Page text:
I'm relaying this question from my shul's chazzan to me, who is a Torah reader. I'm stumped...

Deuteronomy 8:10:

וְאָכַלְתָּ֖ וְשָׂבָ֑עְתָּ וּבֵֽרַכְתָּ֙ אֶת־יְהוָ֣ה אֱלֹהֶ֔יךָ עַל־הָאָ֥רֶץ הַטֹּבָ֖ה אֲשֶׁ֥ר נָֽתַן־לָֽךְ

As you can see from the position of the trope notes, the 2 bolded words are pronounced on the final syllable - milra. My chazzan asks why is this so, when these two words are really accented on the 2nd syllable when spoken in conversational Hebrew.

E.g. you say, "a-CHAL-ta" and "Be-RACH-ta".

Another example is Deuteronomy 6:7:

וְשִׁנַּנְתָּ֣ם לְבָנֶ֔יךָ וְדִבַּרְתָּ֖ בָּ֑ם בְּשִׁבְתְּךָ֤ בְּבֵיתֶ֙ךָ֙ וּבְלֶכְתְּךָ֣ בַדֶּ֔רֶךְ וּֽבְשָׁכְבְּךָ֖ וּבְקוּמֶֽךָ

Is the conversational pronunciation incorrect, or is there a different ruling to the accent when there a vav hahipuch (vav that converts the verb tense?)

(The above is one of many examples, where we see this. So, your answer need not focus on just this example. BTW, in the 2nd example, the chazzan stated that since בָּ֑ם is a single syllable verb, the accent on the previous word should have a nasog achor, and move back 1 syllable, which it doesn't, here. )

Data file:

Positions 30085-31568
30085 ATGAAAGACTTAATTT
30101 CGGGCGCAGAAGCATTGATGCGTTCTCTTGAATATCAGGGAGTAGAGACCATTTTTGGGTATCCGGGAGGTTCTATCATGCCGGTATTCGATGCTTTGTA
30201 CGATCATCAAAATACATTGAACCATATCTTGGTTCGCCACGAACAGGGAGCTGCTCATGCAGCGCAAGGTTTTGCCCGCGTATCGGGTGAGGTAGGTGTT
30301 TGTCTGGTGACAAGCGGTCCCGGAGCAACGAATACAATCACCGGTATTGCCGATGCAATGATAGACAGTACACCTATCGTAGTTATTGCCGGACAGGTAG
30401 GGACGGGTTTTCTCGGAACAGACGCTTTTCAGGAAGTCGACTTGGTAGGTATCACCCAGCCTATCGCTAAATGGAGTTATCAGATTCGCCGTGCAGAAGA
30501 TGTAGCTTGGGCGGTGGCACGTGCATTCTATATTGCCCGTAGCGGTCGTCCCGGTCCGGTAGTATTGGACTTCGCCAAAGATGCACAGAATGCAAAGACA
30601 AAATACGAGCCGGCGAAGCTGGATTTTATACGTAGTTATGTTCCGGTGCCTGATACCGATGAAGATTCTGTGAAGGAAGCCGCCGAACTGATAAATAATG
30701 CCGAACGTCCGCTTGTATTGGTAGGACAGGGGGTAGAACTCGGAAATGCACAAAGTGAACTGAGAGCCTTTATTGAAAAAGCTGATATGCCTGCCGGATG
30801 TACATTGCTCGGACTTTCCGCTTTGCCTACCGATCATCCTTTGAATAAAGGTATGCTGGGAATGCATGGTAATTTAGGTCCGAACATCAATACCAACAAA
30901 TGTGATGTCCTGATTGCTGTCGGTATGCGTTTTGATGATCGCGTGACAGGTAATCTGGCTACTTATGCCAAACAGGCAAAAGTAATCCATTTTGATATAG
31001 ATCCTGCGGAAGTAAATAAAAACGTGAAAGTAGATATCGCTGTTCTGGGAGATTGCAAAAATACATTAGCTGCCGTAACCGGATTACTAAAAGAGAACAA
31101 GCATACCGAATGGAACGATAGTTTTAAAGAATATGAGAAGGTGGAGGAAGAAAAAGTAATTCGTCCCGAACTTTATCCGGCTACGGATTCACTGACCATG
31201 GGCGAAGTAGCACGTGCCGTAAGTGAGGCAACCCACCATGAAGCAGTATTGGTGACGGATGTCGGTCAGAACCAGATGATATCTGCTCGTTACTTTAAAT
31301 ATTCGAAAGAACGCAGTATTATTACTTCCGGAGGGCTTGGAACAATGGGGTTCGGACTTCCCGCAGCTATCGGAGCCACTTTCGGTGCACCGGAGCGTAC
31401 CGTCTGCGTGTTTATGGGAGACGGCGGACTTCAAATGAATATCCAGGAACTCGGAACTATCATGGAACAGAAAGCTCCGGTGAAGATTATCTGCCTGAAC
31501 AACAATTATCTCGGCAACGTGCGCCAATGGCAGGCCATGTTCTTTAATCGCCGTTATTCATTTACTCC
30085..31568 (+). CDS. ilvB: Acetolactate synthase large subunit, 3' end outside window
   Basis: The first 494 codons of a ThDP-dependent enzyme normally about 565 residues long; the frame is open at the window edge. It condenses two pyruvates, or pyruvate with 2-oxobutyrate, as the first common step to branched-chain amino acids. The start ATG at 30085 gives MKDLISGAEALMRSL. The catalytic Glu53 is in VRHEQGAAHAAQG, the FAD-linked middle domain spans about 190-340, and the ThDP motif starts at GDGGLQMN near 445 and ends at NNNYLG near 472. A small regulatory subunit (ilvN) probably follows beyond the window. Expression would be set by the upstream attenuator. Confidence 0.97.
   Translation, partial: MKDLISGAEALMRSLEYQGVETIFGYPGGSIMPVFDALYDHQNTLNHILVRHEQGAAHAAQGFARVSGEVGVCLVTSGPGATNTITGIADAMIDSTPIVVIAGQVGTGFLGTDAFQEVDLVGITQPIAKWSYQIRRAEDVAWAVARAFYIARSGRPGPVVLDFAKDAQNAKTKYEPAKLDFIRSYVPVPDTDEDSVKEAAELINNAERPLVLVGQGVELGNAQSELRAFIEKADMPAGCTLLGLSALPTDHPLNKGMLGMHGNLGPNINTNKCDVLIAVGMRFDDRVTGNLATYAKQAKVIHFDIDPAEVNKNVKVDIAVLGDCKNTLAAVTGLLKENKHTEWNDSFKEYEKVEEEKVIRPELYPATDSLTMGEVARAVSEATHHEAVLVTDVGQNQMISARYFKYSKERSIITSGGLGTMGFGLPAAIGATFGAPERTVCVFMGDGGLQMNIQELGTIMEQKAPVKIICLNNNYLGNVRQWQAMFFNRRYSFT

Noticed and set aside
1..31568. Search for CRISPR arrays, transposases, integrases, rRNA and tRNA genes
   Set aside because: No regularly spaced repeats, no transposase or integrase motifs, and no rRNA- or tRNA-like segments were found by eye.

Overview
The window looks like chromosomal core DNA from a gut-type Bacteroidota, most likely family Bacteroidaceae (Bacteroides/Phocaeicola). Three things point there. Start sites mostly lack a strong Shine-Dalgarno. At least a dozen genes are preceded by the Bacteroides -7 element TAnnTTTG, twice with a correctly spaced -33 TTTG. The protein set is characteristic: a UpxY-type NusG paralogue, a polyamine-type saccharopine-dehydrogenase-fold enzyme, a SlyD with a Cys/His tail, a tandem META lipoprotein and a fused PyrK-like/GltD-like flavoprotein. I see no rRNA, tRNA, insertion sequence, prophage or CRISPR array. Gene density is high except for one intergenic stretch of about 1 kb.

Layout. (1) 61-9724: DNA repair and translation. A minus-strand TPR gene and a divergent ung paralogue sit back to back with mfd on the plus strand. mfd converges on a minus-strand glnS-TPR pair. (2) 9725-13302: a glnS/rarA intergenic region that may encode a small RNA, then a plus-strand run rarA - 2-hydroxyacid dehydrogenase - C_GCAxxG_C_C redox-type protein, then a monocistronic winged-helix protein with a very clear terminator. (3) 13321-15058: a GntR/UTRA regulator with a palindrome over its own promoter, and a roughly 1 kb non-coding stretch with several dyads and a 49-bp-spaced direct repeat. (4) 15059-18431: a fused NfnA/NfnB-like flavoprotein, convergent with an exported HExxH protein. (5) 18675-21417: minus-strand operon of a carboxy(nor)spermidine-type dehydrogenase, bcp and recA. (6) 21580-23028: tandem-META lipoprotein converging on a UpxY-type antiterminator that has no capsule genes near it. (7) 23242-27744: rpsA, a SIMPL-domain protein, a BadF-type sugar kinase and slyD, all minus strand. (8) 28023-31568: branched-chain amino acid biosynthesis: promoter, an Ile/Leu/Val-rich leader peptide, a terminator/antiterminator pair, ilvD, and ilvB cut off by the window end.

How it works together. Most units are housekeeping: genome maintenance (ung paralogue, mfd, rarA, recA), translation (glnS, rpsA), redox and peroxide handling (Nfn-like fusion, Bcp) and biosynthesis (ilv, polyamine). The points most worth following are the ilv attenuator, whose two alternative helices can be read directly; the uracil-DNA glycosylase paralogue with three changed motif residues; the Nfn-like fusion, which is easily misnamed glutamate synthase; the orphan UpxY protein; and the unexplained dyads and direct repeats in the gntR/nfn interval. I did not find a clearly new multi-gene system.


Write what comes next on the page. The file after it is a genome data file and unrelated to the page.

• 1
    ודברת is on a pausal trop (Tipcha) so no Nasog Achor. If you add a Nasog Achor you might have to repeat Keriat Shema, see below.
    – Double AA
    Apr 18, 2016 at 3:32
  • From memory this is in order to make it a tzivui rather than just a statement. Apr 18, 2016 at 16:09

1 Answer 1


Indeed it has to do with the "Vav HaHippukh" (waw-consecutive). Were those words pronounced Mil'eil, they would be in past tense (eg. Lev 10:19 , Hos 12:11) instead of the future tense. Thus, changing the accent is actually a correctable reading mistake.

  • Is it possible to say that the point is that uverachta is not an hefsek? (I am Am hoorets gomur) and mil'eil is for end of piska
    – kouty
    Apr 18, 2016 at 4:05
  • @kouty Being on a Hefsek can make even the future tense version move back to the standard Mil'eil (see Mikhlol). There are other exceptions too (like roots that end in ה in Kal (eg. ועשית), or Nasog Achor (eg. Deu 14:26)). I'm not sure what you mean by "the point".
    – Double AA
    Apr 18, 2016 at 4:14

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